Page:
The theories involving tachyons are most confusing as some even attribute the inability to "see" them due to the fact that they travel faster than light. This also gives rise to a suggestion that tachyons should assume the characteristic of being able to reflect or generate their own "light"! Light, should then defy the Doppler effect!!!

• soumyasrajan

9 years ago from Mumbai India and often in USA

one more comment for you and Shalini. I wonder whether it is a good idea to try to explain faster than light phenomena or transmigration with these theories. I think in these theories (Einstein's relativity theory etc.) one considers essentially it as an axiom that no mass or information travels faster than light.

This is not exactly the same as saying that nothing travels faster than light in this world. What you are saying is that I am going to study only that part of world where objects do not move faster than light.

Of course that does not desist Physicist from dwelling into particles which travel faster than light (Tachyons).

http://en.wikipedia.org/wiki/Tachyon

Quantum Physics does study such objects but more as unstable phenomena. If some day there is enough experimentally verifiable evidence of stable tachyons, a lot of current ideas may crumble as happened in the last century with Max Planck's simple experiments and current theories may have to be expanded/ modified.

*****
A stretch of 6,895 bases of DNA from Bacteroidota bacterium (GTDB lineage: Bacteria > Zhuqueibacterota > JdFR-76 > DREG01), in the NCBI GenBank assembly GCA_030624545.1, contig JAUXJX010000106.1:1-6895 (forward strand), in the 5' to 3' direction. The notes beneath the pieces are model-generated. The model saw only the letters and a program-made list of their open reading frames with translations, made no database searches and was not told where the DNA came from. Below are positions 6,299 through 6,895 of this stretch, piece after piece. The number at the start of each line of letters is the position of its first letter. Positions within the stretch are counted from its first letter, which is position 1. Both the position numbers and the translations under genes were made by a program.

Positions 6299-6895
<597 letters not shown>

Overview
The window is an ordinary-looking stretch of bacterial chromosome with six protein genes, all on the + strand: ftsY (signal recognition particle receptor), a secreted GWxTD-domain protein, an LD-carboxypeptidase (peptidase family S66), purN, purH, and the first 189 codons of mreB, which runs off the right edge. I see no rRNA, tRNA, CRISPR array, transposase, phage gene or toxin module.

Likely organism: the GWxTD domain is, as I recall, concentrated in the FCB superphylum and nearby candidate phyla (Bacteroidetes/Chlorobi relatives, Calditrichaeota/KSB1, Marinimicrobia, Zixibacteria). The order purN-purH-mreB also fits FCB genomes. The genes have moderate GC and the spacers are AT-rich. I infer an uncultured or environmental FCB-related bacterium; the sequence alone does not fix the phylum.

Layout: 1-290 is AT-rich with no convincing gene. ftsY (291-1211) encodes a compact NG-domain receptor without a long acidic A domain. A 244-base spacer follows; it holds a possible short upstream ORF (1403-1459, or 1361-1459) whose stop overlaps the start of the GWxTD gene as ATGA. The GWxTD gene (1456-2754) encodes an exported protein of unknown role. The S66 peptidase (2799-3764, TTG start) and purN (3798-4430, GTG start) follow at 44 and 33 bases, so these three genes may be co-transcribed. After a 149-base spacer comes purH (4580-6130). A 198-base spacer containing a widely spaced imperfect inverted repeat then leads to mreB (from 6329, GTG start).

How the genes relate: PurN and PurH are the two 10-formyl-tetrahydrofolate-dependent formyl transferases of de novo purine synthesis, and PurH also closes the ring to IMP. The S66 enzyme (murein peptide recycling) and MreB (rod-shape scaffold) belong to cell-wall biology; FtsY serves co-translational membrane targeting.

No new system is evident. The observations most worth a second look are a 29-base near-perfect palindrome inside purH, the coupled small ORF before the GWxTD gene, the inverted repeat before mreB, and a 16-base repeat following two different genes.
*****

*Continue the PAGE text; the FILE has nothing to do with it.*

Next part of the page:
• soumyasrajan

9 years ago from Mumbai India and often in USA

A very informative and well written article quicksand! Even if you are a scientist and think about these things or hear talks on much more complicated ideas often, it is pleasure to go through articles like the one you have written and then discussions in comments. Some times it helps one to understand even better.

But I wonder why you left out things like dual nature of photon (particle wave duality) , Heisenberg uncertainty, principle (you can never measure both velocity and mass accurately at the same time etc.) Max Planck's black body absorption experiments with which sort of whole theory of physics crumbled at a time when people had started feeling they are in right direction and may now be able to explain every thing and led Einstein to formulate his theories etc. They explain today's style of understanding light and physics (quantum theory) and are indeed amazing.